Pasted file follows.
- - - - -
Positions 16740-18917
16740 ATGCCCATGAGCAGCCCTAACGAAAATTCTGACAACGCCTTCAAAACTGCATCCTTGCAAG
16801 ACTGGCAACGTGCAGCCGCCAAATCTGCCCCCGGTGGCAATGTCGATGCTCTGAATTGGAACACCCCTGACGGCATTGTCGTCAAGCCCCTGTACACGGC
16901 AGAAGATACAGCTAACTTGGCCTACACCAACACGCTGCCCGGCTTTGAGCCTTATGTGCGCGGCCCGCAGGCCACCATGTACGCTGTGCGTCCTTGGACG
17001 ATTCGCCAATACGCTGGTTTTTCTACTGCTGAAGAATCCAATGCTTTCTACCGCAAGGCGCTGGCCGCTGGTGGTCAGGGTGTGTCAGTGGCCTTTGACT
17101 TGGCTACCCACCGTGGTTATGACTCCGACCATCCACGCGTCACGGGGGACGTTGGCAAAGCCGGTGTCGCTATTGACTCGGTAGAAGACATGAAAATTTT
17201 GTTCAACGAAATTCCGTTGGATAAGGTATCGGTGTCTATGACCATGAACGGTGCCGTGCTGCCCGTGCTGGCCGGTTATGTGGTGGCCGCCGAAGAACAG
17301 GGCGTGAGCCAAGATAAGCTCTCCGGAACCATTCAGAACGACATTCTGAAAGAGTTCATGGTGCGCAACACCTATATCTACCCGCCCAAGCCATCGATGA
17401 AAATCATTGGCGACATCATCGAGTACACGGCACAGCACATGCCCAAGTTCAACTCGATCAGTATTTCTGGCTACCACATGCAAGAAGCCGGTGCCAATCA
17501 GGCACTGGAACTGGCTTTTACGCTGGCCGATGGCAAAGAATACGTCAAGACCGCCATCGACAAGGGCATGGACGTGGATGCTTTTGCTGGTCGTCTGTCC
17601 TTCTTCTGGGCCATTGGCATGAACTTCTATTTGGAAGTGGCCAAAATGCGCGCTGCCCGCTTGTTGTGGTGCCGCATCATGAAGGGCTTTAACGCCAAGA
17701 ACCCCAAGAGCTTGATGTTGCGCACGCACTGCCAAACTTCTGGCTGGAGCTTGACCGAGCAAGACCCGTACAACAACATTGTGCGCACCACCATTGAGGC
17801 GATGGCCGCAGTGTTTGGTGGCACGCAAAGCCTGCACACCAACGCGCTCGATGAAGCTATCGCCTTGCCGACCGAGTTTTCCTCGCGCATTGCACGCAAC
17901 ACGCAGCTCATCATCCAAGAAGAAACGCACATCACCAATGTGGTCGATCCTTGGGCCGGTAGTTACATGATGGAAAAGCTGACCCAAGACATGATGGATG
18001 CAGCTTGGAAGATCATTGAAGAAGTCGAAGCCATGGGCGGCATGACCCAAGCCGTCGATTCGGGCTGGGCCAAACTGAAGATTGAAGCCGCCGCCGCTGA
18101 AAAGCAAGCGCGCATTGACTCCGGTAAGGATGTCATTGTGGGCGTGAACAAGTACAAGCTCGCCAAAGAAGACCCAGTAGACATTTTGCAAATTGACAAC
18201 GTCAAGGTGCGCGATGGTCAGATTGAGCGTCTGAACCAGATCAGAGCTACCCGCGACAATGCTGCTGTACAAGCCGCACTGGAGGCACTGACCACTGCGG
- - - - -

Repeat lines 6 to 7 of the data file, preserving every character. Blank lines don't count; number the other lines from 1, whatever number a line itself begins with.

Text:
17101 TGGCTACCCACCGTGGTTATGACTCCGACCATCCACGCGTCACGGGGGACGTTGGCAAAGCCGGTGTCGCTATTGACTCGGTAGAAGACATGAAAATTTT
17201 GTTCAACGAAATTCCGTTGGATAAGGTATCGGTGTCTATGACCATGAACGGTGCCGTGCTGCCCGTGCTGGCCGGTTATGTGGTGGCCGCCGAAGAACAG